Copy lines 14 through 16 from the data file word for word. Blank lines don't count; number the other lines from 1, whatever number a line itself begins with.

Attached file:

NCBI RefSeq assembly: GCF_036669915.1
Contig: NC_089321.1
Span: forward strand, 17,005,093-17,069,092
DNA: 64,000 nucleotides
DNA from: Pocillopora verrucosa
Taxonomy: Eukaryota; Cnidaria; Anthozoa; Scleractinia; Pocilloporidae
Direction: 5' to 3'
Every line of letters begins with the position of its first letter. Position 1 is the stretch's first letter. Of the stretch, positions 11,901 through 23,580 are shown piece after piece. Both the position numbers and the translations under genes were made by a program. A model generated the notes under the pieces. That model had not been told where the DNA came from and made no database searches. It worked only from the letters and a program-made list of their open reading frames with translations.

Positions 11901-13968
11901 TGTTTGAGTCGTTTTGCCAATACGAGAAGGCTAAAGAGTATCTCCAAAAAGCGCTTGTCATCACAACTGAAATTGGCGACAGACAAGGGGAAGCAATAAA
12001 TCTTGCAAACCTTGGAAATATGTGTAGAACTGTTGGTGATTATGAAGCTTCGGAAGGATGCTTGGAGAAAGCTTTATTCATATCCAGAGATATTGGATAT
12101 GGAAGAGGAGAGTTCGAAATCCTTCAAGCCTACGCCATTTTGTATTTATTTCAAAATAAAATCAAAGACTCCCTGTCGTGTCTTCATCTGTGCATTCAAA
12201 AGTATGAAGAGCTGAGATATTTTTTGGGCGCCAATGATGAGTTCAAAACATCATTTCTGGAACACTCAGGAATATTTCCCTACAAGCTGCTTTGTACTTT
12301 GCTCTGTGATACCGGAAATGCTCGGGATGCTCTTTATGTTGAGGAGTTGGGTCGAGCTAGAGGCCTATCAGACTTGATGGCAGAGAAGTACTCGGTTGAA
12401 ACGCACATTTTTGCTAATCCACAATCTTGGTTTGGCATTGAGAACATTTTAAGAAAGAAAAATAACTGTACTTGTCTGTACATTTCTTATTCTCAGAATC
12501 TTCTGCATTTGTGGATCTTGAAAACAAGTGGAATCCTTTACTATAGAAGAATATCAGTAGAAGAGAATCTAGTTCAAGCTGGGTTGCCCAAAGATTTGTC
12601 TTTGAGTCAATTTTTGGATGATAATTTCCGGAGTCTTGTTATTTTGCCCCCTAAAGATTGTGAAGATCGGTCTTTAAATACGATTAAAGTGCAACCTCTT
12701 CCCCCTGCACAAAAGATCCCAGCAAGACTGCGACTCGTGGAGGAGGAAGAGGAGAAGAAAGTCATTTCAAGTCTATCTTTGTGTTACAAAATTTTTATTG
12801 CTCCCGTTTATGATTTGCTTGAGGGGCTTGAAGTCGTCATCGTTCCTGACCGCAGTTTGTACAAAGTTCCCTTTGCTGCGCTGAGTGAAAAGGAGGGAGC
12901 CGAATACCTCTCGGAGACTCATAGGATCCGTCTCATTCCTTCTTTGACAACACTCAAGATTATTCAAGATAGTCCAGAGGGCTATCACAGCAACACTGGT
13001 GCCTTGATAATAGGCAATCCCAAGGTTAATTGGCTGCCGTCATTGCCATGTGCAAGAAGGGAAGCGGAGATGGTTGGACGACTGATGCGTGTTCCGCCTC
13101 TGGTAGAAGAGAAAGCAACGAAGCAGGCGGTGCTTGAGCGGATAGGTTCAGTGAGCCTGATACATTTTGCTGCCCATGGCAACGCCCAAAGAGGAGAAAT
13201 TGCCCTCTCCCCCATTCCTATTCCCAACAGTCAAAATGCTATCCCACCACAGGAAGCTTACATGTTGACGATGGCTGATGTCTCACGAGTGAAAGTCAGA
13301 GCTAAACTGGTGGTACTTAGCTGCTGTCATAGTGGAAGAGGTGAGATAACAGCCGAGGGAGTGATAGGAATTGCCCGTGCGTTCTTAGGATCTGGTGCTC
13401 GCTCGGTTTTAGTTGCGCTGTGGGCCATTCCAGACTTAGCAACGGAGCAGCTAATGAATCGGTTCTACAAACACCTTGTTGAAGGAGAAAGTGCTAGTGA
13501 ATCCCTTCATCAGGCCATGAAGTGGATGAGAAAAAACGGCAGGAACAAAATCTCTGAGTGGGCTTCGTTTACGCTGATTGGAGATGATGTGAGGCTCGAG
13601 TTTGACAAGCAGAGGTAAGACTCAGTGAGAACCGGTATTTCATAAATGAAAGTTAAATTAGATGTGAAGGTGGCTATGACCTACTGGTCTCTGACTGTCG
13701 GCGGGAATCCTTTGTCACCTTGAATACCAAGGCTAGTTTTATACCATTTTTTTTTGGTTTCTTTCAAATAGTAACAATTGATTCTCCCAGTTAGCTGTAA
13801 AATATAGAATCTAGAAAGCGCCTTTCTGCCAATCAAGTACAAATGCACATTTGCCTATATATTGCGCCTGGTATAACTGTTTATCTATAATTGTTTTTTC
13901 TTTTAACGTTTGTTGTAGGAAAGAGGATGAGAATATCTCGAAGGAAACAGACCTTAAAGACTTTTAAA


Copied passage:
12301 GCTCTGTGATACCGGAAATGCTCGGGATGCTCTTTATGTTGAGGAGTTGGGTCGAGCTAGAGGCCTATCAGACTTGATGGCAGAGAAGTACTCGGTTGAA
12401 ACGCACATTTTTGCTAATCCACAATCTTGGTTTGGCATTGAGAACATTTTAAGAAAGAAAAATAACTGTACTTGTCTGTACATTTCTTATTCTCAGAATC
12501 TTCTGCATTTGTGGATCTTGAAAACAAGTGGAATCCTTTACTATAGAAGAATATCAGTAGAAGAGAATCTAGTTCAAGCTGGGTTGCCCAAAGATTTGTC